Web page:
The truth is that men and women alike are capable of being platonic friends with someone to whom they are powerfully attracted. That’s true regardless of the reasons why someone can’t act on his or her desires. Perhaps it’s because the attraction is one-sided, or perhaps it’s because one or both of the friends are in monogamous relationships with other people. Sometimes the attraction is openly acknowledged, more often it’s something of which both are aware but about which there isn’t necessarily much need to speak.

There are a couple of keys to making a platonic friendship work despite the presence of sexual attraction. First off, it helps to demythologize sexual desire. Too many of us speak about attraction as if it were an irresistible and destructive force, like a tornado or a tsunami. If you’ve genuinely fallen in love with a buddy who considers you “just” a friend, that’s one thing. But if all that’s happened is that you find yourself sexually attracted to someone who isn’t attracted to you (or isn’t your significant other), it’s worth saying, so what? We’re hardwired to be sexual creatures. But we’re also equipped with the ability to “override” those desires for a host of other reasons – including preserving friendship.

Second of all, we need to remember that most of us are taught to sexualize emotional intimacy. We get close to someone of the opposite sex (assuming we’re straight or bi), and we find ourselves fantasizing about them. But while some of what we’re experiencing may be a natural physical reaction, some of it is the result of our cultural programming that tells us that intimacy must always be sexualized or romanticized. What often happens is that an initial “flare” of sexual interest quickly diminishes – if we give the relationship time to grow.

I know that my life would be infinitely poorer if I’d limited myself to being friends only with those people to whom I was not in any way attracted and whom I was certain were not the slightest bit sexually drawn to me. This is a particularly important issue for me because I’ve known I was bisexual since my teens. One of the things about experiencing sexual desire for both men and women is that I learned early on that if I were only going to be friends with folks to whom I couldn’t possibly be attracted I’d need to limit myself to hanging out with close blood relatives. That doesn’t mean I was attracted to all my friends of either sex, not by a long shot; it did mean that when I was younger, sexual desire was enough of a constant that I learned it really didn’t need to (and I couldn’t afford to let it) get in the way. In time, I realized I could even have a sexual daydream about a platonic friend – and still empathize with them and hear what they were saying to me. Attraction might linger, but I found that if I gave the relationship time, it would often drop to the level of background noise, like the sound of a radio playing at a volume low enough for a conversation to happen.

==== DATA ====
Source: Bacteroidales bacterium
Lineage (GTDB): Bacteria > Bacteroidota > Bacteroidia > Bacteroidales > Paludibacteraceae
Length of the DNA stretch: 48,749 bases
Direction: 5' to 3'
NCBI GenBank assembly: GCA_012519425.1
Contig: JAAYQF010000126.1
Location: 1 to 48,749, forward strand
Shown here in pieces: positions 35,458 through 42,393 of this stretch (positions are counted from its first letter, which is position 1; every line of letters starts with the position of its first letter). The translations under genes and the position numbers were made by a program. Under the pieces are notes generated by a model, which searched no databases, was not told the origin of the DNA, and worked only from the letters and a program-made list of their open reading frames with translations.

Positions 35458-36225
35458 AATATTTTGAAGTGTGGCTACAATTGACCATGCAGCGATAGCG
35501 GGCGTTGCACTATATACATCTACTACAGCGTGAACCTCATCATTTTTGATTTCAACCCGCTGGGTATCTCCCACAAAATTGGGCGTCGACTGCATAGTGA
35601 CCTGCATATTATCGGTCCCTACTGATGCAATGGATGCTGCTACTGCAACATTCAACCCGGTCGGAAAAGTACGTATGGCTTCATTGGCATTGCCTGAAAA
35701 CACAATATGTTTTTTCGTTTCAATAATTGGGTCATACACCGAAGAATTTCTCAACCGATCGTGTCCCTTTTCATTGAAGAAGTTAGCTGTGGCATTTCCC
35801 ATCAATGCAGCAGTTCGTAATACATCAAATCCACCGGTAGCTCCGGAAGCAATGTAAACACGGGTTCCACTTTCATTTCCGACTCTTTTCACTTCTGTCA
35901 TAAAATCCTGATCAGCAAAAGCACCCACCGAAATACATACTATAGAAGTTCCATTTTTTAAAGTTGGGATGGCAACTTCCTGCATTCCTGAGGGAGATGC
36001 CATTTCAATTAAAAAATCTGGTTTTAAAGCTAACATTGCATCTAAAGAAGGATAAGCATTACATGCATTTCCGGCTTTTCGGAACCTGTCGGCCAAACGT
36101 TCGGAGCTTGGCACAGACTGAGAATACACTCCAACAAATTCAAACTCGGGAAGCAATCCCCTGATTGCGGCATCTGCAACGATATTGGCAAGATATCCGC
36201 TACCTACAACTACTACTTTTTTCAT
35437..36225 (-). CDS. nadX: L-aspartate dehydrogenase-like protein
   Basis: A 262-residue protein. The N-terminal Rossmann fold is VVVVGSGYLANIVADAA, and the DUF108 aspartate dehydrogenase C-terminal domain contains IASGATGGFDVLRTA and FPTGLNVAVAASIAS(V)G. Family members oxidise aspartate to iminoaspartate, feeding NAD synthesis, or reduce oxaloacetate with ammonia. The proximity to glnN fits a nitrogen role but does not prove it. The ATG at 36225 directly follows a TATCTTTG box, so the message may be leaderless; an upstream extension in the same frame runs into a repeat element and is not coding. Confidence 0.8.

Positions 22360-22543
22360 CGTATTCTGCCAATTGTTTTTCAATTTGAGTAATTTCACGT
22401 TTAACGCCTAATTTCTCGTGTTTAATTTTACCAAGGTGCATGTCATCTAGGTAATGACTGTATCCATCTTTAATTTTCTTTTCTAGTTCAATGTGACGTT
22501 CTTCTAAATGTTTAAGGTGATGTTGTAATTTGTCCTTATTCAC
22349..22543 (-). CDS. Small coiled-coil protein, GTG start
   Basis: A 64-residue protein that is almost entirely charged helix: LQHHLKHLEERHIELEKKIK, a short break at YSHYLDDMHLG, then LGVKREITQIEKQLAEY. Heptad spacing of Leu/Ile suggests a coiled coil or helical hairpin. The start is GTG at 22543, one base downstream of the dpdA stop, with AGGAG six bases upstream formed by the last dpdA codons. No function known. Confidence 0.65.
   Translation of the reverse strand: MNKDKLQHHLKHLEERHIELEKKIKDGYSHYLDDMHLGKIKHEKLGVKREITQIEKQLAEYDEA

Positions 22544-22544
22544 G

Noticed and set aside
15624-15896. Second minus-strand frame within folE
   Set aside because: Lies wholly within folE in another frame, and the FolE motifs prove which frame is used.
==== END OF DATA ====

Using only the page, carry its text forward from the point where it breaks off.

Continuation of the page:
I saw “When Harry Met Sally” when it first came out 22 years ago. I remember debating Harry’s words, sure that he was both right in one sense (in my early 20s, I did want to sleep with a lot of my friends) and wrong in another (I was just starting to know that unrequited lust, however real and powerful, did not invariably poison friendship). 1989 was half my lifetime ago, and as the years have passed, I’ve become more and more certain that while Harry wasn’t necessarily wrong about what men want, he was utterly wrong about those wants meant for friendships between men and women.

This piece was originally published The Good Men Project Magazine.